Elements are the core of every Hypar model. If you're not familiar with the idea of Elements, you can check out this introduction to Hypar's core concepts:
Hypar Core Concepts
How to create an element
In Grasshopper, you create elements with the "Construct Element" component:
When you place an instance of it, it won't look like much. Right-click it to see the available element types you can create:
When you pick a type, inputs corresponding to that type will automatically be generated. For instance, if you select
Wall the component will look like this:
Note that a lot of the inputs are optional. Just supplying a profile and a height should be sufficient to create your wall:
To output this element to Hypar - so that you can see it, and other functions can depend on it, feed its output to your "Outputs" component. If you've given your function a model output name, look for that, otherwise it will just say "Model Output."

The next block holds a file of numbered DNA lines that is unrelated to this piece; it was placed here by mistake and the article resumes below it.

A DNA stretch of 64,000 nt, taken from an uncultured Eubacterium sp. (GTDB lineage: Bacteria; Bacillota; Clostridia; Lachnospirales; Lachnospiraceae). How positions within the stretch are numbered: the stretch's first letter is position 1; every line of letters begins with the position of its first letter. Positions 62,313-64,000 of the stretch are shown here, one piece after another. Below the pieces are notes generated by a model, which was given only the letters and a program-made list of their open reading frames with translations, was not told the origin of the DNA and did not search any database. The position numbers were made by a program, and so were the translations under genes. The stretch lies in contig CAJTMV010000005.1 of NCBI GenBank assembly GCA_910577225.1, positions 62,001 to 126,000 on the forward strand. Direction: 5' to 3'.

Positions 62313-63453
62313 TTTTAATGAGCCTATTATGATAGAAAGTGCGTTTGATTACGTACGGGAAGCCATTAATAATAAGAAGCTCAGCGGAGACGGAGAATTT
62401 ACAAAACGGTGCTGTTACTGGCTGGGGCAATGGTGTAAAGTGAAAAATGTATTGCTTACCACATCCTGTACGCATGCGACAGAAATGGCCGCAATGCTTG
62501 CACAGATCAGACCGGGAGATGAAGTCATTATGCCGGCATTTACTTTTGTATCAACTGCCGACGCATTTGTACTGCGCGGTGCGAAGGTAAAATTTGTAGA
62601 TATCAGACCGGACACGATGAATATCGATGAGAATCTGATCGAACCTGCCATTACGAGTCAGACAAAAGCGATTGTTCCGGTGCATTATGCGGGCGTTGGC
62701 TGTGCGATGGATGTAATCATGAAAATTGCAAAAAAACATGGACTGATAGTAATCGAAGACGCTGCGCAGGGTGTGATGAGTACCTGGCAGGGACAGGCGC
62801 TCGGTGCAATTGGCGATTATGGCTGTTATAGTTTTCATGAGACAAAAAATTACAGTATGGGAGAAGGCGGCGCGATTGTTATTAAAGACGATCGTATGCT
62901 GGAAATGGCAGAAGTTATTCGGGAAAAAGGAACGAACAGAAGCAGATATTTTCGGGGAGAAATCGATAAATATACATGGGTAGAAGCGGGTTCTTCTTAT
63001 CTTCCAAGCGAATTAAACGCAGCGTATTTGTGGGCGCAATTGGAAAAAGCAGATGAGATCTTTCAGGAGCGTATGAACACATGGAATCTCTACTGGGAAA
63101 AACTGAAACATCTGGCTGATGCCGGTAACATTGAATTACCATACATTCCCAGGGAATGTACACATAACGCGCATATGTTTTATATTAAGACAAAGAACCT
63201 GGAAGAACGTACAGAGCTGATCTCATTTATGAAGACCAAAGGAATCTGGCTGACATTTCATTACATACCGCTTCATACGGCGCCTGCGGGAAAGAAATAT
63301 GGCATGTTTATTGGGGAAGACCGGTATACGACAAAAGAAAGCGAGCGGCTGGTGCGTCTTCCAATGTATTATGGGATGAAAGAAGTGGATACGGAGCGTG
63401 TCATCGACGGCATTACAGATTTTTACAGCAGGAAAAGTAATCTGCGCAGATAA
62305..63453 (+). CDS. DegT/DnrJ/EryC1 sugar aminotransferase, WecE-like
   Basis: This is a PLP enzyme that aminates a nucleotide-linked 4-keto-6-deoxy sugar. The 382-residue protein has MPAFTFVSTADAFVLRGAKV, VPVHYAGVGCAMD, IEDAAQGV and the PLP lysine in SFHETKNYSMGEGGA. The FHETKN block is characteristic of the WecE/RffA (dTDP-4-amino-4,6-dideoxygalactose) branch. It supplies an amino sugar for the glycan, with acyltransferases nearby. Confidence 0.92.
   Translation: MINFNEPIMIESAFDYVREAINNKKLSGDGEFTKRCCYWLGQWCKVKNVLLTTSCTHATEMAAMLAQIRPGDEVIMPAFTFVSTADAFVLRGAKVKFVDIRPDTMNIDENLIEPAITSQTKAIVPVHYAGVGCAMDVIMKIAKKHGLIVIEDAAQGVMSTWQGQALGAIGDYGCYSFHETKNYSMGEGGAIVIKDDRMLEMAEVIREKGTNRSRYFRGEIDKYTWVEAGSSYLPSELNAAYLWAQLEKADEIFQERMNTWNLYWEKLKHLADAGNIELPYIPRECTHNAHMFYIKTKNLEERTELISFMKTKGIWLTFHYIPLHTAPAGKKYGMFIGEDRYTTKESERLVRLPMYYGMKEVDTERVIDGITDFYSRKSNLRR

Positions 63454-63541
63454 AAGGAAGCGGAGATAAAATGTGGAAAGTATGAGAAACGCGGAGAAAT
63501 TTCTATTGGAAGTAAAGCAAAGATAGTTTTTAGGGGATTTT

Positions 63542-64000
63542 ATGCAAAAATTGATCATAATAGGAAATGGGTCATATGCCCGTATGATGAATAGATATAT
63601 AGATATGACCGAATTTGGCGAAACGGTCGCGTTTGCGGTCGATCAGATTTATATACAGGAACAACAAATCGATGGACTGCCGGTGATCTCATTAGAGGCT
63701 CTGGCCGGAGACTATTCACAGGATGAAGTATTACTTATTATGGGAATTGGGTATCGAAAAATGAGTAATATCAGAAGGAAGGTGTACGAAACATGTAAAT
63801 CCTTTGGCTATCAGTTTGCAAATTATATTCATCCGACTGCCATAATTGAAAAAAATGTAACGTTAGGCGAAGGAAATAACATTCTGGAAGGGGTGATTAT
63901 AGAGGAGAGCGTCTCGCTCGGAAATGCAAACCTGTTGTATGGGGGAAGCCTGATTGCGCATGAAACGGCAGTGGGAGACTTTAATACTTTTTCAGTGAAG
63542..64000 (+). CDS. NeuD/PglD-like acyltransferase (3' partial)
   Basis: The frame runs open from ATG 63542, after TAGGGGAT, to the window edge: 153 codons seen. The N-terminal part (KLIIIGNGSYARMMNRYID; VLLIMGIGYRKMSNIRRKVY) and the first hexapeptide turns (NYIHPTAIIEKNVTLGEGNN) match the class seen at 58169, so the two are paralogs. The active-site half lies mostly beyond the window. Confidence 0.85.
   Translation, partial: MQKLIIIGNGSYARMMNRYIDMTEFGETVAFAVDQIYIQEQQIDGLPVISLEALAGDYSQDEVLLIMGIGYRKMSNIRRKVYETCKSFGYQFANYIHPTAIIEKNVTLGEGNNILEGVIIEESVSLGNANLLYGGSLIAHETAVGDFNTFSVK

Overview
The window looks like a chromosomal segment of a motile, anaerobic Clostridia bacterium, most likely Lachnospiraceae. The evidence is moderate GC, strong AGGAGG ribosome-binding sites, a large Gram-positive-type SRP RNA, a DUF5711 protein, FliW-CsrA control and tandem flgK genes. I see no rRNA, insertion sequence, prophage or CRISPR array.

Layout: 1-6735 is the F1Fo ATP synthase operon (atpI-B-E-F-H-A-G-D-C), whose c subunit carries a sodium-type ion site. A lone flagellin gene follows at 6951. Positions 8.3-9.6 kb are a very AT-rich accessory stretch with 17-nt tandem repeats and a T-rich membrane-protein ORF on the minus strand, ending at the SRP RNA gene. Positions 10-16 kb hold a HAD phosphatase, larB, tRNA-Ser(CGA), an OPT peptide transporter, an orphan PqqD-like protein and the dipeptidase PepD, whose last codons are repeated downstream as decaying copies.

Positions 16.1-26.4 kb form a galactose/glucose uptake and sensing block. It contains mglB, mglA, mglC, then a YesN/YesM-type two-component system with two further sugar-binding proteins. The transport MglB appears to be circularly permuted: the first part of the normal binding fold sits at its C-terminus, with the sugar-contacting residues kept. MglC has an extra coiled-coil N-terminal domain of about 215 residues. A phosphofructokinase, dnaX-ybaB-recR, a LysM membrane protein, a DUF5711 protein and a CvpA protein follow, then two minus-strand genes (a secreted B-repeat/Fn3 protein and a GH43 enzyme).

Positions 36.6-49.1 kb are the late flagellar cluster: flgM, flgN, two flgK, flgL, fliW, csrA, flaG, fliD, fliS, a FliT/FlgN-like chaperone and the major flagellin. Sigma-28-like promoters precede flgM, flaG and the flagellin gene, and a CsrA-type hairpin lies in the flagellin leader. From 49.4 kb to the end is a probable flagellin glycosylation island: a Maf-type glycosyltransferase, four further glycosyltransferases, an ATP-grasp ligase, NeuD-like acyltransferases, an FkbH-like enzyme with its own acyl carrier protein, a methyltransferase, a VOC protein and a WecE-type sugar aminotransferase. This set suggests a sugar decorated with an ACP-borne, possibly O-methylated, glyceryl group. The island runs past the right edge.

Elements work with data trees like any other Grasshopper component, so you can use one
Create Element component to create a number of elements at once.
Remember to re-publish your function to see the changes on Hypar.
Working with other element types
In addition to the possible element types that come built-in, you can create other element types that you or others have defined. In the Hypar panel, choose "Edit Function Configuration"
Once the window opens up and loads, go to the Connections tab and choose Edit Function Details.
Under Element Types, click + Add Row to add a new element type:
You can supply a URL to a custom element schema JSON, or just pick from among the available types. To learn more about custom element types, visit Element Types.
Once you're done adding element types, choose Save Changes, return to Grasshopper, and click OK.
The element types you've added should now be available in the right-click menu on
Some elements have a special property called
Representation, which is how a geometric expression is contributed to a custom element type. A
Representation can be composed of one or more
Solids, which can each be solid or void — this way it's possible to build up sophisticated geometries.
In Grasshopper, it's fairly simple to construct a Representation: you can just supply a list of Solids from the Solid components:
You can also create a Representation from any Brep with planar faces — it will convert automatically.